Inflation is also refusing to perk up despite the European Central Bank's bond-buying program and negative interest rates, making it harder for heavily indebted euro zone countries to pay down debt.

Yet euro zone governments transfixed by differences over sharing out refugees, managing Europe's porous borders and accommodating British demands for concessions on EU membership terms have a huge amount on their hands already.

One French government adviser said the EU had never faced such an accumulation of crises in the last 50 years.

GM could cancel $1.6 billion investment in Brazil

Sun Feb 21, 2016 10:24am EST
General Motors Co (GM.N) will reconsider plans for new investment in Brazil if the economic and political situation does not improve, the company's president Dan Ammann said in an interview published on Sunday.

Brazil was until recently one of the world's five biggest auto markets, but it has sunk into the worst recession in 25 years and business confidence has been undermined by political uncertainty and a bid to impeach President Dilma Rousseff.

"I hope to see political and economic advances in the next six to 12 months, which would allow us to stick to our investment plan," Ammann told the Estado de S.Paulo newspaper.

Otherwise, GM would "re-evaluate," he said.

GM announced last year that it plans to invest 6.5 billion reais ($1.62 billion) in new products and technology in Brazil through to 2019.

But recession has hit the auto sector badly. Production of cars and trucks dropped 29.3 percent in January from a year earlier, the lowest for the month since 2003, and sales fell 38.8 percent, the lowest monthly total in almost nine years, according to the national automakers association Anfavea.

We close for today with the Brexit referendum campaign. Stay is in the lead as the campaign opens with a flurry of scare stories if Britain leaves. I expect a four plus month long campaign of increasingly dire scare stories on the dangers of leaving the dying, wealth destroying EUSSR.

"Stock prices have reached what looks like a permanently high plateau. I do not feel there will be soon if ever a 50 or 60 point break from present levels, such as (bears) have predicted. I expect to see the stock market a good deal higher within a few months."

Irving Fisher, Ph.D. in economics, Oct. 17, 1929

Boris Johnson exclusive: There is only one way to get the change we want – vote to leave the EU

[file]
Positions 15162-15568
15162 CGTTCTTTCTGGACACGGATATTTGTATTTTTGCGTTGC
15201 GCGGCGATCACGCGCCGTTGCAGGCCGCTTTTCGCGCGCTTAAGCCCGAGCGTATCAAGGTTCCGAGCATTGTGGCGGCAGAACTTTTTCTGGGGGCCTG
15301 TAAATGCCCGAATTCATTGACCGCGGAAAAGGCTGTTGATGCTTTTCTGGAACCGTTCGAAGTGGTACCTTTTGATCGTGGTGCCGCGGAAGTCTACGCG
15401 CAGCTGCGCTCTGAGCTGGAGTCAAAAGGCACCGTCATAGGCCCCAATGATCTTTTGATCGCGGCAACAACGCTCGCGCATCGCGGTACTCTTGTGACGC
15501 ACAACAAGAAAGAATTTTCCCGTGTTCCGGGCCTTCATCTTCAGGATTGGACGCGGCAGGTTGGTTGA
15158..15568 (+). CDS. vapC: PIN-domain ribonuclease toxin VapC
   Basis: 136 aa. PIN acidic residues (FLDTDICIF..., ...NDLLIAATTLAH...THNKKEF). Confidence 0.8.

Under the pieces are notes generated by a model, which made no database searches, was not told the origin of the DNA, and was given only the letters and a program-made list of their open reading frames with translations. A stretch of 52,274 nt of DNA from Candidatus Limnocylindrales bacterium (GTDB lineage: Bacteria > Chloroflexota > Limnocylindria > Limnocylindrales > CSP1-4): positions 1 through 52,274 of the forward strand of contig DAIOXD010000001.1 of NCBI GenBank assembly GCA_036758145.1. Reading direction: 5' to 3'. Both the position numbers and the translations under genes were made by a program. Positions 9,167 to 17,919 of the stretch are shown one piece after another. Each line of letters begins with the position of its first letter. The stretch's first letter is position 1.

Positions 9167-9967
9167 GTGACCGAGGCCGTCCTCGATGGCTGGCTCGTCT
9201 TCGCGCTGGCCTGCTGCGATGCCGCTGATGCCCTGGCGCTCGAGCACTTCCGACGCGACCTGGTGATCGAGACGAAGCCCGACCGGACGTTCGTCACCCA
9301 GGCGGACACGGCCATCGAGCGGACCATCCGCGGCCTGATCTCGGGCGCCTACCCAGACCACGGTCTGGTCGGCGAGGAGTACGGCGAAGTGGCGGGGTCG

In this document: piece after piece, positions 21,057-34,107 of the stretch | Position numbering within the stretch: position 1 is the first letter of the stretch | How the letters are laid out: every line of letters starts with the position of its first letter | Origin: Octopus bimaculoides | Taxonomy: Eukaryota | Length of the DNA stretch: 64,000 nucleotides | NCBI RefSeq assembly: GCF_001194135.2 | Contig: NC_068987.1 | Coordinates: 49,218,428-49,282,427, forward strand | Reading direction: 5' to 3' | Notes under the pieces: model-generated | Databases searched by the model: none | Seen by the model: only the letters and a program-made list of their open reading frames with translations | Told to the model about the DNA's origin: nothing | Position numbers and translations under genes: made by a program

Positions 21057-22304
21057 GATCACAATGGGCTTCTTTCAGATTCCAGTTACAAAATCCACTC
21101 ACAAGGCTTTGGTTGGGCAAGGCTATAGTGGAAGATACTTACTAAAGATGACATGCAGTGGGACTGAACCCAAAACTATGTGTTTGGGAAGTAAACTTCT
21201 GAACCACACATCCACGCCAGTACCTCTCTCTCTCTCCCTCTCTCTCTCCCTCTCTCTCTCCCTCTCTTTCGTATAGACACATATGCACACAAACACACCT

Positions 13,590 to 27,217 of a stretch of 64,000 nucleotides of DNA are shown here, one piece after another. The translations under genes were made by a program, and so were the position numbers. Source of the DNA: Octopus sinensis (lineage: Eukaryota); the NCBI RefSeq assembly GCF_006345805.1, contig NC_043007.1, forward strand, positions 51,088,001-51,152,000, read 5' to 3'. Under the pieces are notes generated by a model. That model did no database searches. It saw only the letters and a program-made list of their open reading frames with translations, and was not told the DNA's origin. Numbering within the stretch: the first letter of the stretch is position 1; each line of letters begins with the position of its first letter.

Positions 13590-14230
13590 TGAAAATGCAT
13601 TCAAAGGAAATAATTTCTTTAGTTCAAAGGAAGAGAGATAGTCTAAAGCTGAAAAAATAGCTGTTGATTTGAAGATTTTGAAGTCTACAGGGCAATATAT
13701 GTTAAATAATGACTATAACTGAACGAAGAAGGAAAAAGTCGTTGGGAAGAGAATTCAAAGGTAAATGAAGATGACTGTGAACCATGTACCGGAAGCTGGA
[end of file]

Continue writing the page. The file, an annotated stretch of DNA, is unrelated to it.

David Cameron has done his very best, but a vote to Remain will be taken in Brussels as a green light for the further erosion of democracy

I am a European. I lived many years in Brussels. I rather love the old place. And so I resent the way we continually confuse Europe – the home of the greatest and richest culture in the world, to which Britain is and will be an eternal contributor – with the political project of the European Union. It is, therefore, vital to stress that there is nothing necessarily anti-European or xenophobic in wanting to vote Leave on June 23.

And it is important to remember: it isn’t we in this country who have changed. It is the European Union. In the 28 years since I first started writing for this paper about the Common Market – as it was then still known – the project has morphed and grown in such a way as to be unrecognisable, rather as the vast new Euro palaces of glass and steel now lour over the little cobbled streets in the heart of the Belgian capital.

----As new countries have joined, we have seen a hurried expansion in the areas for Qualified Majority Voting, so that Britain can be overruled more and more often (as has happened in the past five years). We have had not just the Maastricht Treaty, but Amsterdam, Nice, Lisbon, every one of them representing an extension of EU authority and a centralisation in Brussels. According to the House of Commons library, anything between 15 and 50 per cent of UK legislation now comes from the EU; and remember that this type of legislation is very special.

It is unstoppable, and it is irreversible – since it can only be repealed by the EU itself. Ask how much EU legislation the Commission has actually taken back under its various programmes for streamlining bureaucracy. The answer is none. That is why EU law is likened to a ratchet, clicking only forwards. We are seeing a slow and invisible process of legal colonisation, as the EU infiltrates just about every area of public policy. Then – and this is the key point – the EU acquires supremacy in any field that it touches; because it is one of the planks of Britain’s membership, agreed in 1972, that any question involving the EU must go to Luxembourg, to be adjudicated by the European Court of Justice.